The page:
La encarcelación de El Sexto no es muy diferente a las que lllevan sufriendo los opositores en Cuba durante los últimos años, de forma arbitraria y sin garantías judiciales. A pesar de la liberación de 53 presos políticos que el gobierno cubano a puesto en práctica recientemente en el marco del acercamiento con Estados Unidos, la situación de los activistas  continúa siendo precaria.

Tan solo unos días después de la dentención de El Sexto, el 30 de diciembre, otra performance organizada por la artista Tania Bruguera en la plaza de la Revolución, consistente en un micrófono abierto donde la gente podía expresar libremente sus opiniones, fue igualmente boicoteada por la policía, y sus participantes duramente reprimidos. Tania Bruguera había sido arrestada en su casa la noche anterior, y fue puesta en libertad unos días después. Ahora está a la espera de que se le presenten cargos.

Cuba y Estados Unidos han empezado a dialogar, y muchos confían en el poder de la economía para traer cambios políticos, pero lo cierto es que performances como las de El Sexto o la de Tania Bruguera siguen sin ser bienvenidas en Cuba. El mensaje está muy claro: arte y realidad política deben permanecer separados, y la crítica y la ironía van a seguir sin ser aceptadas por el gobierno. Por eso, ahora más que nunca, es importante observar con atención la evolución en la situación de la sociedad civil cubana.

Desde People in Need exigimos la inmediata puesta en libertad de Danilo Maldonado e instamos a los organismos internacionales a mantenerse alerta al trabajo de artistas y activistas que seguirán luchando el desarrollo de los derechos políticos y las libertades individuales en Cuba en estos tiempos de cambio.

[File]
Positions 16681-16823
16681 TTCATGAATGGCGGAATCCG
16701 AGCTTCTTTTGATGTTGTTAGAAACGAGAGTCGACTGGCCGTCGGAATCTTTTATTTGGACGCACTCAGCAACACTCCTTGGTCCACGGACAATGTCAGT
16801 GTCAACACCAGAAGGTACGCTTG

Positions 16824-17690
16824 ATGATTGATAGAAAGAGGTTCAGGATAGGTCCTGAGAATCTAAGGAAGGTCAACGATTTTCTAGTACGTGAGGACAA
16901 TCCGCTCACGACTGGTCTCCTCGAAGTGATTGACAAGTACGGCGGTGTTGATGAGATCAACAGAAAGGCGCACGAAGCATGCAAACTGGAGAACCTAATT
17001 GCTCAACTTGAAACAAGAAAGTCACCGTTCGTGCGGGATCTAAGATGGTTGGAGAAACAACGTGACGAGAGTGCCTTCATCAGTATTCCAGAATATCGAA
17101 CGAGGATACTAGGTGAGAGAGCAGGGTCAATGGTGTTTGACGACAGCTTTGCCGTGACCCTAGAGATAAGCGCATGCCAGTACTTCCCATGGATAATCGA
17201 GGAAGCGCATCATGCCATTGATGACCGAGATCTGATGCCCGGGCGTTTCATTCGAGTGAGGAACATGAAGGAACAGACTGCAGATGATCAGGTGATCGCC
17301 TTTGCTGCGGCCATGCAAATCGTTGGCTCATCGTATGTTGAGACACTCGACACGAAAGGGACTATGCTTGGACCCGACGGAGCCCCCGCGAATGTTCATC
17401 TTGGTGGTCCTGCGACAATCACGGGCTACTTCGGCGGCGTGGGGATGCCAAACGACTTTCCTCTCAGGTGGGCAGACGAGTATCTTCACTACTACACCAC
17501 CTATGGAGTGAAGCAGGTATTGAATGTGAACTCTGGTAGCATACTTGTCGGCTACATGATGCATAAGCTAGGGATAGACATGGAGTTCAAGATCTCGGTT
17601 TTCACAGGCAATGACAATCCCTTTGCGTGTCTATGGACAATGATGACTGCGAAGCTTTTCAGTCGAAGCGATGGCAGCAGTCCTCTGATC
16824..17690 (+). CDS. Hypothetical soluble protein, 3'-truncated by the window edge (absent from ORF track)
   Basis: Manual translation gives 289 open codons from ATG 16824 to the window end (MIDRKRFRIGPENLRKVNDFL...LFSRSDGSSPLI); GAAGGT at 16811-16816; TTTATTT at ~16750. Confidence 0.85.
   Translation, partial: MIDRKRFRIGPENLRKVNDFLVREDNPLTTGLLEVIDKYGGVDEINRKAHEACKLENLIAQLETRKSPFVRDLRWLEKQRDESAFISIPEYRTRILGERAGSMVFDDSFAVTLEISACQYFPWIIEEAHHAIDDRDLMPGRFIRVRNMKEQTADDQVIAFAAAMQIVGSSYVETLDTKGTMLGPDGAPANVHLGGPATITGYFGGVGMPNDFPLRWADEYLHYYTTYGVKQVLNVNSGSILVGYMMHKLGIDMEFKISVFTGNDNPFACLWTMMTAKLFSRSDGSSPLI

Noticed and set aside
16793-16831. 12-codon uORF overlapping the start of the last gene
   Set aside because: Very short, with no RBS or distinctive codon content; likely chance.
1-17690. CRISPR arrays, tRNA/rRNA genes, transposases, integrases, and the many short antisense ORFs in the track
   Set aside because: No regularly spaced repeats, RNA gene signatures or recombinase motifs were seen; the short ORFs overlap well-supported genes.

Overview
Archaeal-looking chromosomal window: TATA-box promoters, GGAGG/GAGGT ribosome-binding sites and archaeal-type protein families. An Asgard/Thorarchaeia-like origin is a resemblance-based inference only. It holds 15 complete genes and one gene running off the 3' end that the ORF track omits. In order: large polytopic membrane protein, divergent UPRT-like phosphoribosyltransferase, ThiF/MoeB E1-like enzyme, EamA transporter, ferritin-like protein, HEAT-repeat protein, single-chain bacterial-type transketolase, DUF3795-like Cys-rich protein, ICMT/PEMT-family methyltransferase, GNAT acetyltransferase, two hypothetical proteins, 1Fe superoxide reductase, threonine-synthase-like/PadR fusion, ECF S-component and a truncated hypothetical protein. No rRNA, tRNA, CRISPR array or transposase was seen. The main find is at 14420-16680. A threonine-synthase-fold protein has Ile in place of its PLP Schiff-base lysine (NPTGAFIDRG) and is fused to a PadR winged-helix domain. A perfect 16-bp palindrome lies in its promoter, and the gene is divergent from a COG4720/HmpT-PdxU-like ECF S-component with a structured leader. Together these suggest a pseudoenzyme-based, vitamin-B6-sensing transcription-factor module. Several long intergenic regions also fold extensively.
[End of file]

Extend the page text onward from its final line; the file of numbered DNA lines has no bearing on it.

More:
People in Need - Human Rights and Democracy - rewriting Cuba,

Monday, February 23, 2015

Silent Vigil for Justice for Shootdown Victims

For Justice

Family members, Students and University Community
To Hold Silent Vigil for Shootdown Victims 

Non-Violent protest at FIU on eve of President Obama’s town hall meeting  

Family members, students and members of the university community will be holding a silent vigil for justice for the four victims of the February 24, 1996 shoot down. The vigil will take place at the main fountain at Florida International University located between the Charles E. Perry Bldg. (Primera Casa) and the Green Library on February 24, Tuesday from 3:21pm to 3:27pm the times both planes were shot down. Family members and students will be there beginning at 3:00pm.

Tuesday, February 24, 2015 will mark 19 years since Fidel and Raul Castro ordered Cuban MiGs to hunt and shoot down two Brothers to the Rescue planes that at the time were in international airspace killing Armando Alejandre Jr. (45 years old), Carlos Alberto Costa (29), Mario Manuel de la Peña (24), and Pablo Morales (29). A thorough international investigation carried out by the Inter-American Commission on the merits made public in 1999 concluded: that the Castro regime was legally responsible for their murders and for the lack of justice.